But many experts and civil liberties advocates say that U.S. intelligence and law enforcement authorities have other powerful, and less objectionable, tools to investigate and prosecute militant plots. Those include court orders, subpoenas and other forms of electronic surveillance.
“The government still has expansive ... law enforcement tools that will remain in place,” said Anthony Romero, executive director of the American Civil Liberties Union.
Groups as diverse as the left-leaning ACLU and the conservative Tea Party Patriots argue the telephone data program is unconstitutionally broad, targeting the communications of millions of innocent Americans.
This month, a federal appeals court ruled the program was illegal, going beyond what the Patriot Act authorized. The court declined to halt the program, saying it would give Congress a chance to act.
“COLLECTING THE DOTS”
The bulk telephone records program, first exposed to journalists by Snowden, collects metadata, which is data that provides information about other data, about U.S. citizens’ phone calls. This includes the number dialed and time and length of the call but not its content.
Senior U.S. officials have said the surveillance fills a critical gap, determining whether a militant overseas is communicating with someone inside the United States.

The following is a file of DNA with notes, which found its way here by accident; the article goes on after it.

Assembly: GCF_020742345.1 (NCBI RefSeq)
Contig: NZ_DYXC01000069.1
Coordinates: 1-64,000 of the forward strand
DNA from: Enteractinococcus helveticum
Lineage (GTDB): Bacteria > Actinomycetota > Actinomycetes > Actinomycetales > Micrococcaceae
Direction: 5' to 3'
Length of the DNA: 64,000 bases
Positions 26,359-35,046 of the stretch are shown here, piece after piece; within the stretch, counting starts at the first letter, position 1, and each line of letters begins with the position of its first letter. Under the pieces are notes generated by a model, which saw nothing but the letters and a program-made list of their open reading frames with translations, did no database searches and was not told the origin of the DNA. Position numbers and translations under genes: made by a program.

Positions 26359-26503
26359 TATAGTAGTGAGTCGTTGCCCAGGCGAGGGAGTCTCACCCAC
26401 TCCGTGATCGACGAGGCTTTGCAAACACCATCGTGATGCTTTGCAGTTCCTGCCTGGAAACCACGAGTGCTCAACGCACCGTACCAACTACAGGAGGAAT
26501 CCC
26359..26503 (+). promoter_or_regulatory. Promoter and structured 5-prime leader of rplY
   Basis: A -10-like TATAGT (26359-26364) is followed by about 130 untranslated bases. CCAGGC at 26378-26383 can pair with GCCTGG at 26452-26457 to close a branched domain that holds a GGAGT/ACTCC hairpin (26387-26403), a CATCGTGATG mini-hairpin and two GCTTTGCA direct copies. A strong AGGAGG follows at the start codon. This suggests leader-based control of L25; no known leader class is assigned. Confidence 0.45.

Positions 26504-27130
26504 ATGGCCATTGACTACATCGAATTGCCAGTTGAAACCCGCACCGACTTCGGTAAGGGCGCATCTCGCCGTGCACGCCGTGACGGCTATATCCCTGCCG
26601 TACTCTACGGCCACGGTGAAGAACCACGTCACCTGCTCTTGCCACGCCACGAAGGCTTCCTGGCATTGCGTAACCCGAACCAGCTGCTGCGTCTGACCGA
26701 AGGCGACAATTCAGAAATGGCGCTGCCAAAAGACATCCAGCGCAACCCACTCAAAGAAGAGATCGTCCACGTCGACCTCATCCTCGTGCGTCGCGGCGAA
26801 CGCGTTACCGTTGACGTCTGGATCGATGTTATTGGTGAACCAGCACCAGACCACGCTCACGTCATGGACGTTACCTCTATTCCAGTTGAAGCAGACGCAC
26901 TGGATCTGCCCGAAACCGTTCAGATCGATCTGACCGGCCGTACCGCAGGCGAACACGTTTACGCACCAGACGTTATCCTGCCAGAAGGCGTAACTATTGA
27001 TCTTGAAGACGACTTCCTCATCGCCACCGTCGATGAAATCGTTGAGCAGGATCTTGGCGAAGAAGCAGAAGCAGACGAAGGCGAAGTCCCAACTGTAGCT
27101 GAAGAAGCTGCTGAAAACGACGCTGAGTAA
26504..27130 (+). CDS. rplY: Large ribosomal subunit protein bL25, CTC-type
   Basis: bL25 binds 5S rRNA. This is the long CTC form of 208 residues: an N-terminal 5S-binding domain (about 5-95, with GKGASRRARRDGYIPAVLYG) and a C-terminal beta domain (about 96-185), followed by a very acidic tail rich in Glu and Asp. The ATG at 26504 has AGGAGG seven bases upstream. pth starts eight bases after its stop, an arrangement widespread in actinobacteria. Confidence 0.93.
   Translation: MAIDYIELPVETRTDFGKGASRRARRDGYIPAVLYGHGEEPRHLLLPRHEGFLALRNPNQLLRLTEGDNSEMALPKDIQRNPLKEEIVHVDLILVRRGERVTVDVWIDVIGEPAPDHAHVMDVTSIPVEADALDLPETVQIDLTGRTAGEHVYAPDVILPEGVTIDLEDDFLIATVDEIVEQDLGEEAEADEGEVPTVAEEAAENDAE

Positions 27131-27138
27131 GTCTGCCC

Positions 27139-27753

Swire, a privacy and cyber security expert and a professor of law and ethics at the Georgia Institute of Technology, said the panel he served on “looked at the classified file and concluded that telephone metadata had not been essential to preventing any attack.”
Current and former U.S. intelligence officials say that is the wrong yardstick to use.
“Very seldom do we have one (single) piece of information” that prevents a terrorist attack, said Richard Schaeffer, a former top NSA official. “It is literally collecting the dots” and piecing them together, he said.
Current U.S. officials seem even more chagrined about losing other powers that could expire at midnight Sunday. Those, they argue, were never controversial but have been caught up in the backlash against government intrusion.
One, known as the “lone wolf” provision, allows the FBI to seek a wiretap on an individual suspected of terrorist activity, even if the person cannot be linked to a specific group. Law enforcement officials have never used that power.
But, a senior U.S. official said, “this is not a tool that we want to see go away.”
The provision giving the FBI expanded powers to seek a terrorism suspect’s records such as hotel stays and car rentals is used about 200 times per year, officials said.
The roving wiretap provision, in which a court authorizes tapping an individual’s communications regardless of the device used, rather than a specific phone number, has been used most commonly in law enforcement rather than terrorism cases, said Stewart Baker, a former top Homeland Security official.
“But it’s not an authority we would want to lose,” he said.
Additional reporting by Patricia Zengerle and Richard Cowan; Editing by Leslie Adler and James Dalgleish